‘Thou shall not mess with our lakefront’: A talk with Edgewater neighborhood historian Robert Remer

President of the Edgewater Historical Society Robert Remer points to a satellite map of Edgewater as part of the “High Water and Hell” exhibit at the museum. (Nicole Girten/Medill Reports)

By Nicole Girten
Medill Reports

The water levels in Lake Michigan have risen 6 feet since 2013, and the Army Corps of Engineers predicts the water level will continue to rise in 2020. In early February, Gov. J.B. Pritzker issued a state disaster proclamation, and Mayor Lori Lightfoot declared a local disaster in response to damage sustained along the coast mid-January. The North Side Chicago community of Edgewater directly borders the lake and is bearing significant consequences from the rising lake levels. In an interview, Robert Remer, the longtime president of the Edgewater Historical Society, contextualizes the history of the ecology on the Edgewater shore and how we got to the present day.

The neighborhood of Edgewater now directly borders Lake Michigan, but that wasn’t always true, was it?

When the Pottawatomie tribe was here, they only had seasonal villages along the lake so they could harvest wild rice and things like that. This is because in the wintertime, the water was not a nice place to live. Because of the changing water levels and the waves, you didn’t want to build a permanent home right near the water. Their main cities were by the Fox River and Des Plaines, which both run west of the city of Chicago and flow south to eventually connect to the Mississippi River. The average person in Edgewater now is probably 500 feet from the water. People in Edgewater have a unique physical closeness to the water more than any other community in the city of Chicago. It’s so much a part of the consciousness of people in Edgewater.

People started major developments on this land in the early 1900s, including lakefront resorts and motels along Sheridan Road. Was there any pushback among residents who wanted to protect that land?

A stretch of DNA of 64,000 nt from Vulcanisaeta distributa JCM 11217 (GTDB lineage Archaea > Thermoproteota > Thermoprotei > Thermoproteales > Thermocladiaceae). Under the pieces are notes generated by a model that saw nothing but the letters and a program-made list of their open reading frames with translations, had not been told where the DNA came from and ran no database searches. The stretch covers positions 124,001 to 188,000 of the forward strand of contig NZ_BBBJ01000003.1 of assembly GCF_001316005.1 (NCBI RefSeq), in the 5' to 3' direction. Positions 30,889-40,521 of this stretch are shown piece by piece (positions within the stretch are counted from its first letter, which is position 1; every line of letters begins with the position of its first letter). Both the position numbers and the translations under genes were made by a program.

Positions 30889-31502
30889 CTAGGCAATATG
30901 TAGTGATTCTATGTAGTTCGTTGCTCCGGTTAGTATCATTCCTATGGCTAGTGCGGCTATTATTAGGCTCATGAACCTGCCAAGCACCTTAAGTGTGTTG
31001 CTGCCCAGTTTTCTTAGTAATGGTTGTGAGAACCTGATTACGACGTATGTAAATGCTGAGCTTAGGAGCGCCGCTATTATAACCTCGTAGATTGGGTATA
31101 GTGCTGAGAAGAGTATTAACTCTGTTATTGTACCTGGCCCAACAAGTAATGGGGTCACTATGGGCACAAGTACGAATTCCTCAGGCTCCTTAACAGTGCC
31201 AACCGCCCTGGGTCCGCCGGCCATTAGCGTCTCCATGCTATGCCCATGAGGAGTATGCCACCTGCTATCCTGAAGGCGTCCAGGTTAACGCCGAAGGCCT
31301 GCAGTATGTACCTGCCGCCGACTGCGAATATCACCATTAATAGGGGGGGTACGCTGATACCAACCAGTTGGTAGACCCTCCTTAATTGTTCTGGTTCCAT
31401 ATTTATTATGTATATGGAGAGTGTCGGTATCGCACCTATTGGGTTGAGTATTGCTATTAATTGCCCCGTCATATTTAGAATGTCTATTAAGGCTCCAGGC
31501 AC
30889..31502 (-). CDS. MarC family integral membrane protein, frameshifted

In the early 1900s, people started enjoying leisure time. They tried to be a leisure destination like Florida, but they had community activists coming out and saying, “Don’t take away our beaches!” In the 1970s, I was president of the Community Council, an organization that formed to bring together business leaders, elected officials and constituents to discuss local issues in Edgewater. We organized with some elected officials and made my dog the mascot. We marched up to what is now Berger Park. We raised funds through donations and grants and saved the buildings. This was one of our ten commandments “Thou Shall Not Mess with our Lakefront.”

The lake has a history of rising and falling water levels over the decades. How worried is the community about the current rise?

The water level rise peaked in November of 1986 and that really got people freaked out. Sheridan Road was being flooded and the high-rise basements were being flooded. The Army Corps of Engineers came to the rescue with riprap rock and boulders to armor the shoreline. The current thinking is to build bicycle paths and walking paths, the whole kit and caboodle. The current water level rise was sudden. The lake goes up and down, but the uptick was so fast everybody got really scared, thinking, “Is it going to peak like it did last time or is it going to keep going up?”

One of the exhibits at the Historical Society, “High Water and Hell,” goes through the history of water level rise in Edgewater: from the building of the high rises in the 1960s, when the water was low, to the peak of the water level increase in 1986. It also addresses present concerns as water levels are nearing this peak again. What inspired the exhibit?

We want to let the public know what the history of the water level rise and fall has been in the current context of the water level rise. The water level 2,000 years ago was so low you had forests growing at what is now the bottom of the lake. So it’s been that high and low. Now it probably won’t happen again to that degree. But historically, that has happened.

What do you most enjoy about the unique nature of Chicago’s lakefront as it pertains to the almost uninterrupted parkland along the coast?

It distinguishes Chicago from so many other cities in terms of the importance of the lakefront as part of our definition.

This interview has been edited for clarity and brevity.

Photo at top: President of the Edgewater Historical Society Robert Remer points to a satellite map of Edgewater as part of the “High Water and Hell” exhibit at the museum. (Nicole Girten/MEDILL)